Every exam at PMI has a purpose and a real life application. Learn more about how PMI exams prepare professionals for success.
PMI is well known for its comprehensive exams, and its certifications are often considered the gold standard in the project management industry. But what do PMI exams prepare professionals for? In this post, Michael DePrisco, Vice President, Global Experience & Solutions, and Sierra Hampton-Simmons, Director & Portfolio Leader, Certification Products, continue their conversation to discuss how PMI exams—including the Project Management Professional (PMP)® and PMI Agile Certified Practitioner (PMI-ACP)® certifications—help professionals prepare and enhance their careers.
Project management increasingly involves “power skills” such as greater communication, emotional intelligence and empathy. How does the PMP® exam test these skills?
Sierra: It’s an interesting question. How do you test for seemingly soft skills like judgment, interpersonal or collaboration skills or team building? In the past, we tested for them via comprehensive written scenarios. We’d lay out a work situation and ask candidates how they would respond. It was sometimes difficult for candidates to choose options because the responses were very black and white and often depended on variables difficult to capture in the scenario description.
PMI is now developing animated videos to depict more realistic and nuanced work environments. This allows us to get at the technical skills required but also the powers skills that are needed—how you’re communicating, what you’re saying, how you’re motivating your team. These animations include facial expressions and will help PMI determine if candidates are really picking up on the power skills in the moments that matter when managing a project.
How is the exam for PMP® certification changing?
Michael: PMI works to keep all its certifications current, relevant and future-focused. The new Project Management Professional (PMP)® that will be released in January 2021 is reflective of this approach. PMI has pivoted the exam from a process-oriented exam to one focused on domains—people, business environment and process—to reflect what is needed from practitioners in today’s market.
We’re also shifting from an exam focused on traditional PM approaches with a little bit of agile sprinkled in to an exam that is 50 percent traditional PM approaches and 50 percent agile and hybrid approaches.
PMI-ACP® is PMI’s fastest-growing certification. How has the certification built its reputation given all the other agile and scrum certifications out there?
Michael: There is rigor associated with the PMI Agile Certified Practitioner (PMI-ACP)®, as there is with all certifications in the PMI portfolio. The PMI-ACP® requires an individual to have a certain level of knowledge and experience in agile practices. It’s not a book test or a test tacked onto a training session. It’s an exam that tests your understanding of a variety of agile methodologies and approaches.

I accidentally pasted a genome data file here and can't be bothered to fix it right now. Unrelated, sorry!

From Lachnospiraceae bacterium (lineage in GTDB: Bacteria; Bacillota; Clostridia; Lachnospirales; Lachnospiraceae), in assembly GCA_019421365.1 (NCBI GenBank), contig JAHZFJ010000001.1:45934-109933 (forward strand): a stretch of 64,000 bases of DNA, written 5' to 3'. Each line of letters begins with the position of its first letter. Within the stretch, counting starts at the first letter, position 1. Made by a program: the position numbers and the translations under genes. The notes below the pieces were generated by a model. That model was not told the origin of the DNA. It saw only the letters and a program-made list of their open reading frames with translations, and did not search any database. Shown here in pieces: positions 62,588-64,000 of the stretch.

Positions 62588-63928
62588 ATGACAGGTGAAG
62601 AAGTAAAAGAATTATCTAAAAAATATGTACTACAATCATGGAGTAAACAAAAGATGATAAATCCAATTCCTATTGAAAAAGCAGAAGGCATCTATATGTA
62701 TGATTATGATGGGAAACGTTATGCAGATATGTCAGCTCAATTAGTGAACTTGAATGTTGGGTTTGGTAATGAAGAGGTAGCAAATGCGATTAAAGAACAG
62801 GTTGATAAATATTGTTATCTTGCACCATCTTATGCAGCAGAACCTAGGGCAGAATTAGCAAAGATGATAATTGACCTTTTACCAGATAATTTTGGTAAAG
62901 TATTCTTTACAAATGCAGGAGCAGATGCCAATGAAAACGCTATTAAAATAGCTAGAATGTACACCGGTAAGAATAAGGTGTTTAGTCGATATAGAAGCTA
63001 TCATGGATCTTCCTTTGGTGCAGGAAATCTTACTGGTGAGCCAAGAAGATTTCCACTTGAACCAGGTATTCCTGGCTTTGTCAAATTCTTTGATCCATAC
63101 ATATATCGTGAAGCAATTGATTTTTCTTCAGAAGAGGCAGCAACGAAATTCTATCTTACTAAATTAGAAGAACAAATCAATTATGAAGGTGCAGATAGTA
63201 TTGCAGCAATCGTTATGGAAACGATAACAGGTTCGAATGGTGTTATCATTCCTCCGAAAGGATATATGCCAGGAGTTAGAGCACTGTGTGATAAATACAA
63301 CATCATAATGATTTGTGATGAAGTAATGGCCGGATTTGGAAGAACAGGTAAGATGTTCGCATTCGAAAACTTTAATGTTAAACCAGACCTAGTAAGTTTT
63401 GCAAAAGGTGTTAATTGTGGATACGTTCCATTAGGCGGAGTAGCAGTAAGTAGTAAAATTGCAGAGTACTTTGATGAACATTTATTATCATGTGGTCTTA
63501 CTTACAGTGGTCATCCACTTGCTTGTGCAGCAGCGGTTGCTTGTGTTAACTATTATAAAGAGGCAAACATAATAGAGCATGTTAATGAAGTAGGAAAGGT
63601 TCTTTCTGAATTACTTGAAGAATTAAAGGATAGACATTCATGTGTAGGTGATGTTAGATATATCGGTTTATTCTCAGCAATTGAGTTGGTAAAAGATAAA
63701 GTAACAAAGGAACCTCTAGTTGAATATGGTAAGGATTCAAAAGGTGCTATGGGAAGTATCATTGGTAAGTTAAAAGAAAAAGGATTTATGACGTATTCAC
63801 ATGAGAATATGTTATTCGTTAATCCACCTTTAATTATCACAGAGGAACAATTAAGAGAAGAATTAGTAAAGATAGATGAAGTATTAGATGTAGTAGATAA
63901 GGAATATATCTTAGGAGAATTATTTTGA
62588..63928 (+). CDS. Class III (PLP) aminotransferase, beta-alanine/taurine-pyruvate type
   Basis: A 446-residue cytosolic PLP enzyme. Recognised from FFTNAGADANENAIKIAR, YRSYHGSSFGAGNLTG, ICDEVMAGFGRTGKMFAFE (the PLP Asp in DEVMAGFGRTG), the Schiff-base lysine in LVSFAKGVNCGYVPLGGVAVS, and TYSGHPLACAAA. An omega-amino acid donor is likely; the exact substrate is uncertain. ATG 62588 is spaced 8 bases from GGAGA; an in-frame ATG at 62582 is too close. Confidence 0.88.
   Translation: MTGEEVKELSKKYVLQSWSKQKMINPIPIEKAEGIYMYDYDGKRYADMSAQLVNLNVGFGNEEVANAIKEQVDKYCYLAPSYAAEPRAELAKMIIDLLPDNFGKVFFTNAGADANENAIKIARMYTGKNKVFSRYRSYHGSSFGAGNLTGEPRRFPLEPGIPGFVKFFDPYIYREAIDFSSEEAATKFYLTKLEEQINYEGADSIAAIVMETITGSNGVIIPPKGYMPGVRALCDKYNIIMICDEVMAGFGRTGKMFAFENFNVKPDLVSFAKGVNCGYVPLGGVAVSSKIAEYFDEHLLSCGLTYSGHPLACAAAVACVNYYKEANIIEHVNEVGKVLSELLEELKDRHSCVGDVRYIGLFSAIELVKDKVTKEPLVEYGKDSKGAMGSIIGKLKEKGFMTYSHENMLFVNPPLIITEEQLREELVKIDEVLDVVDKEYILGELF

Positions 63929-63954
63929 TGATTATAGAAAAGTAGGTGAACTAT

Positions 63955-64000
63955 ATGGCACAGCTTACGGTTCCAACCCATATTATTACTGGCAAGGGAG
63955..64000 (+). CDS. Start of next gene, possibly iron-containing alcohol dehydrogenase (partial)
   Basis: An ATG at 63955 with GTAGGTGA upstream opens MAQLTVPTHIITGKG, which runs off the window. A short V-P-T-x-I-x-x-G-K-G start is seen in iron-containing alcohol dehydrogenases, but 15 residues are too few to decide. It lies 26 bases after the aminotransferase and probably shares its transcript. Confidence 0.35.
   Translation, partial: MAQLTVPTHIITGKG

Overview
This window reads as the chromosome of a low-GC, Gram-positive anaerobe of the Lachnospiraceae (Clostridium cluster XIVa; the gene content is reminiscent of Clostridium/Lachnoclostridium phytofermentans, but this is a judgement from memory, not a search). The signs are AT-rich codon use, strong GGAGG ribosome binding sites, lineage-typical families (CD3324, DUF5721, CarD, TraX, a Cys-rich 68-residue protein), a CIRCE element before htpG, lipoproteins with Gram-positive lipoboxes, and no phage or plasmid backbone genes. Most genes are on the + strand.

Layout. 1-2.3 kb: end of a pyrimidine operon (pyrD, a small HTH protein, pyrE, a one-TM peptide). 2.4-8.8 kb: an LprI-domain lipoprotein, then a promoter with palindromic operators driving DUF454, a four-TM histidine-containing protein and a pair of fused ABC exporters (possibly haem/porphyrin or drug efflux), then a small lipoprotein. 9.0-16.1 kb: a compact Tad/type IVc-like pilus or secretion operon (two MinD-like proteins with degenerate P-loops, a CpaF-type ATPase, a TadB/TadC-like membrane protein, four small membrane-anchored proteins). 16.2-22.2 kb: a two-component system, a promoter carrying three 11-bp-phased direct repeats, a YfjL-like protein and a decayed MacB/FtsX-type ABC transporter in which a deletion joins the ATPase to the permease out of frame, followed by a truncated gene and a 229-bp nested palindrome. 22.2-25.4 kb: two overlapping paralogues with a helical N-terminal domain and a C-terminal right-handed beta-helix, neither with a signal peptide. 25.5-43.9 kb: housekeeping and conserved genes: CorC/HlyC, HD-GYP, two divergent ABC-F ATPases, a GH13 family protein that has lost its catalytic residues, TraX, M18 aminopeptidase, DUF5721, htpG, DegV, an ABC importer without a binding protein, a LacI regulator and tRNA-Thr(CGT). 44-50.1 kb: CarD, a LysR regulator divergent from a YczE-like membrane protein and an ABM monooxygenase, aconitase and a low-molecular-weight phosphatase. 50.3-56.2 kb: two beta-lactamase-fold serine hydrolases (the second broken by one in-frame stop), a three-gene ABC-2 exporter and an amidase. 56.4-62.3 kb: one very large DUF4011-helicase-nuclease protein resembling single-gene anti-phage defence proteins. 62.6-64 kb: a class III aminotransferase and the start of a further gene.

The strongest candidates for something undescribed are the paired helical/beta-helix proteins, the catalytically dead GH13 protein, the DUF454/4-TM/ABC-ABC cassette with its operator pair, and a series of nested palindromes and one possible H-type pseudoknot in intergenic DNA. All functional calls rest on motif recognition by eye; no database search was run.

For those looking to diversify their toolkit—to be able to demonstrate to an employer that they can work with any type of approach in the agile space—the PMI-ACP® really fits that need.
How has PMI designed an exam that covers the many different “flavors” of agile?
Sierra: The PMI-ACP® follows the same research and development process as other PMI exams. As with the PMP®, for example, we looked at the criticality of a topic. We examined a wide range of agile tasks and selected the ones that agile practitioners told us were the most important. While we can’t include every agile technique or framework, we’ve zeroed in on the ones that are the most widely used and the most critical to a project’s success.
Many people may be looking for a career change or a new job opportunity as a result of the COVID crisis. How can a certification help them stand out?
Sierra: Having a professional certification—whether it is pre- or post-COVID—demonstrates an individual’s commitment to their professional development and career advancement and allows that individual to stand out and differentiate themselves from their peers.
Michael: I couldn’t agree more. Certifications have always been important. College degrees aren’t enough, and people need to find ways to differentiate themselves throughout their entire career. A certification is a great way to do that.
The pandemic has shone a light on the need for individuals—now more than ever—to upskill and differentiate themselves to demonstrate that they have the knowledge, experience and capabilities to help organizations thrive in today’s environment, particularly given how work is changing and how organizations need to transform themselves to remain competitive.
Having a certification allows you to stand out from the crowd. It allows you to continue to grow and develop professionally. And it allows you to position yourself as someone who can unequivocally add value to your organization.